Depression and Anxiety, the fraternal twins of mood disorders.
The Link between Depression and Anxiety
It is important to understand that depression and anxiety are first and foremost two separate mood disorders. Each disorder has it’s own causes and each present with many different emotional and behavioral symptoms. However, it can be said that the two often go hand in hand. According to the Anxiety and Depression Association of America (ADAA) almost 50% of individuals diagnosed with depression are also diagnosed with an anxiety disorder. Particularly, research has shown that people with depression, often experience some parallel symptoms to those of an anxiety disorder, such as problems sleeping and concentrating, nervousness and irritability. Whilst there is a lack of sufficient evidence that one disorder can cause the other and vise versa, research does strongly support that many people suffer from both disorders. Furthermore research has also established that many individuals suffering with depression in later life, have a history of an anxiety disorder in earlier life.
For more information on depression and anxiety, check out our previous Noggin Notes blogs:
- Let’s talk and stand up to ‘Depression’
Individuals who suffer from both depression and anxiety are faced with a tremendous daily challenge in their every day lives. Particularly, clinical practitioners have observed that when depression and anxiety occur together, symptoms for each individual mood disorder become heightened. The severity of these combined symptoms exacerbate the management of the combined disorder, making them harder to treat, therefore the disorder becomes chronic and takes much longer to resolve than they would independently.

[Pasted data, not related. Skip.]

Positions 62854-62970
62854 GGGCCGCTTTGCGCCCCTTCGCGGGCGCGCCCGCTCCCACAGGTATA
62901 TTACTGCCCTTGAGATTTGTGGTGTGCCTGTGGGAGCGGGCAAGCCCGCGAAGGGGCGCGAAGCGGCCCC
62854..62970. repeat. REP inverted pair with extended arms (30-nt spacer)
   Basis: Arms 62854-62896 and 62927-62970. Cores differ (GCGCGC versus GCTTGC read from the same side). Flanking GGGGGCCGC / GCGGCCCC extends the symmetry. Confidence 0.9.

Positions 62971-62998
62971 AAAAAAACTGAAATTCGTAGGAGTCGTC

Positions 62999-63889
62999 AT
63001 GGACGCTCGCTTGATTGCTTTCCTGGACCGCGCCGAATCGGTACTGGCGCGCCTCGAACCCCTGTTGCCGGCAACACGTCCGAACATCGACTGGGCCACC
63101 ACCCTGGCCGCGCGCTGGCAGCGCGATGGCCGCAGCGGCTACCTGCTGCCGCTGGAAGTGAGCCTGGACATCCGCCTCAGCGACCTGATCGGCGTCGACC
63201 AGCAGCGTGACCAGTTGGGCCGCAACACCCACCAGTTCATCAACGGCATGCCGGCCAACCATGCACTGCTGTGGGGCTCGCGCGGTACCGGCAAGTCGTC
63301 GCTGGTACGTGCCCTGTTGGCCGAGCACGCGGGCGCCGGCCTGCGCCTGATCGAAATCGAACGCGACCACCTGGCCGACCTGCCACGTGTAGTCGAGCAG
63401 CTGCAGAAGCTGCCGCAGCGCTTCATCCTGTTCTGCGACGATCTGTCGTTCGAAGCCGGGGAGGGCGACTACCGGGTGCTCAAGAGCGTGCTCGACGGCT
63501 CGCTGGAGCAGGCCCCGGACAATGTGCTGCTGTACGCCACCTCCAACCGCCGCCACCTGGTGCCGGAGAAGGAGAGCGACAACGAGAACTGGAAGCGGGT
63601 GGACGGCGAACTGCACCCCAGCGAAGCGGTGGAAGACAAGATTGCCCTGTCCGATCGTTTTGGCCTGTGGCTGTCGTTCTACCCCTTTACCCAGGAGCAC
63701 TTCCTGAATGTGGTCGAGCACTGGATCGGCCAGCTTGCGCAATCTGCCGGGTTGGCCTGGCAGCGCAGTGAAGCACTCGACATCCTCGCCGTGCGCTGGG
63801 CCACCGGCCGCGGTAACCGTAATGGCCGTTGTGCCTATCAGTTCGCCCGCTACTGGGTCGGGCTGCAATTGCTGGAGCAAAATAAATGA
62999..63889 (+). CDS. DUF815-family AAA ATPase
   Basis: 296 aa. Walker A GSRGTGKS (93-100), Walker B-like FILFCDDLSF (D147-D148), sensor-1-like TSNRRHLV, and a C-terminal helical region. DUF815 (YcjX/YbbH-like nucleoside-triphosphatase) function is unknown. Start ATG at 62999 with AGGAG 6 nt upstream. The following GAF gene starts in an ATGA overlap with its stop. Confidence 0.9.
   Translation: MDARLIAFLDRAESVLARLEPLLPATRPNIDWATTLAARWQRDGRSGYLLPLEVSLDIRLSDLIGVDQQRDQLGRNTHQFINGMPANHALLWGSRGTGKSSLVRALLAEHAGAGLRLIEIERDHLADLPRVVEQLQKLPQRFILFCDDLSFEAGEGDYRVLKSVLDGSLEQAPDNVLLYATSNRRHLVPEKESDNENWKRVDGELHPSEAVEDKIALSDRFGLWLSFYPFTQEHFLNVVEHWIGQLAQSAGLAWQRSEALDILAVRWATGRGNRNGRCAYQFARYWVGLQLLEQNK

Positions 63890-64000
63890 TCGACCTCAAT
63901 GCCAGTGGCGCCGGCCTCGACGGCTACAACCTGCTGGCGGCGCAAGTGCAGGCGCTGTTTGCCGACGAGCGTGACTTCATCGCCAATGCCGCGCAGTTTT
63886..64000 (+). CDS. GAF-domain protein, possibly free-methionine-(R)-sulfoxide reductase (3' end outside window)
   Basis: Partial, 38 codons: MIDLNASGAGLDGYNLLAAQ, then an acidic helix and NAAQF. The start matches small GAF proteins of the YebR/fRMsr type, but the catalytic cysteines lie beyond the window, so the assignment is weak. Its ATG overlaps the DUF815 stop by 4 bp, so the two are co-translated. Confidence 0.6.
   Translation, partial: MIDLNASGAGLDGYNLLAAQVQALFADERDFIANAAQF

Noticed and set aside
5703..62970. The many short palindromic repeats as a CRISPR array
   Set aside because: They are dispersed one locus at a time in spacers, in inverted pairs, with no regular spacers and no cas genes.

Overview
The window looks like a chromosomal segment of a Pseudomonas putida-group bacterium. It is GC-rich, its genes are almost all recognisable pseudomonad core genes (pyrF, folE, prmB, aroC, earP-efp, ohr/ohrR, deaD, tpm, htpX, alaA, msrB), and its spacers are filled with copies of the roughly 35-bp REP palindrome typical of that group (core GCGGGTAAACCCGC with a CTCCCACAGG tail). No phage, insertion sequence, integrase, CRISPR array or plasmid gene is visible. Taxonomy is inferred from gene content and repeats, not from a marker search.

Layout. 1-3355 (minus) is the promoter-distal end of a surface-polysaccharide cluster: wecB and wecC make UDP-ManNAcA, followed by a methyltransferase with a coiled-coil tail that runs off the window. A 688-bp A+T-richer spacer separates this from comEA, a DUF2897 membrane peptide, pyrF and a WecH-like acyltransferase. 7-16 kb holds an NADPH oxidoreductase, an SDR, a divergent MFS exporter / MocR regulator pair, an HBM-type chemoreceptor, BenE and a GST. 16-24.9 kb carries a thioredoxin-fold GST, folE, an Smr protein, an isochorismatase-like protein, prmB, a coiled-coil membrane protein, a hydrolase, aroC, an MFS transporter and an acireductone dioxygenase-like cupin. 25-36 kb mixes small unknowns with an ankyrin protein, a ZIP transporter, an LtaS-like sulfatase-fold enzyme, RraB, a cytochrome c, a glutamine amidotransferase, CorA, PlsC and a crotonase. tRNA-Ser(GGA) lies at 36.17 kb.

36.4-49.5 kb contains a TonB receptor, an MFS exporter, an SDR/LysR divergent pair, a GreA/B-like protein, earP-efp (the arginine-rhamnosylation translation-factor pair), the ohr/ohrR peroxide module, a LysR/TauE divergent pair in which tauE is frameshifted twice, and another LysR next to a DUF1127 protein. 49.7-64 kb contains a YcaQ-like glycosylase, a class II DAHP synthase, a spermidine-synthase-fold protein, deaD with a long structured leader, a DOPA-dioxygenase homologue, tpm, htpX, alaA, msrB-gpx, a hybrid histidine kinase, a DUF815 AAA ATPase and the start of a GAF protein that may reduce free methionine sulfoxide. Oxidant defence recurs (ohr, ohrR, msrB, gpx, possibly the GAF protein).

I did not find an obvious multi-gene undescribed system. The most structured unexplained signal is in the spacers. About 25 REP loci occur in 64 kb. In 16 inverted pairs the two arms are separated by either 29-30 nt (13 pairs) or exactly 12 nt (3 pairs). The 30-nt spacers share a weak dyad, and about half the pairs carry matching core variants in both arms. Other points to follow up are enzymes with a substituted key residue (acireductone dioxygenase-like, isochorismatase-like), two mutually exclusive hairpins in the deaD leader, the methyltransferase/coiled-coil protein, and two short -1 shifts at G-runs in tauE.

The good news is that these disorders are both treatable, separately and combined. The bad news is that due to lack of mental health funding, prevention and awareness, double trouble can go left untreated, leading to a further decline in an individuals mental health.
Suicide and Mental Health
Suicide does not have once certain cause, there are many risk factors, and the link between suicide and mental health disorders is well established. , and the link between suicide and mental health disorder is well established. According to Mark Pollack, MD, ADAA Past President “More than 90 percent of those who die by suicide have a diagnosable illness such as clinical depression, and often in combination with anxiety or substance use disorders and other treatable mental disorders.” By far, however, the strongest risk factor for suicide remains as a previous suicide attempt.
Every suicide is a preventable tragedy that subsequently affects victims families, friends and community – suicide has long lasting effects on those left behind, including feelings of shock, guilt, shame, blame and stigma. Each year, approximately 800,000 people commit suicide, and in 2015 it was the second global leading cause of death among 15-29 year olds. In addition to this staggering data, there are many more individuals who also attempt to take their own life.
Prevention is key when it comes to reducing suicidal tendencies in those suffering from mental health disorders. Noticing symptoms of depression and/or anxiety, but certainly not limited to, early and finding the right treatment option can help individuals return to living mentally well again. Thus, in turn reducing suicide rates. There are many treatment options available to support those with mental health disorders, particularly one of the most effective ways to promote recovery is medication paired with psychotherapy.
5 actions that YOU can take to help
- Ask: “Are you having suicidal thoughts?” By no means an easy question, but straight to the point. There is no evidence to suggest that asking vulerable individuals increases their suicidal ideation.
- Safe Environment: Create a safe place for someone you believe to be at risk by reducing access disabling lethal factors.
- Listen: Take the time to listen to how the individual is thinking and feeling. Aacknowledging and supporting an individual who has suicidal thoughts can decrease suicidal tendencies.
- Connect: Save the number of your countries support line in your phone so its their when you need it.
- Stay Connected: Follow up and stay in touch with somebody after an incident (suicidal thoughts or attempts). Research shows that deaths from suicide go down when the individual at risk is followed up.
There are many options available to support you when it comes to facing suicidal thoughts or feelings. If you are worried about your thoughts or feelings, it is important to reach out for help. You are not a burden.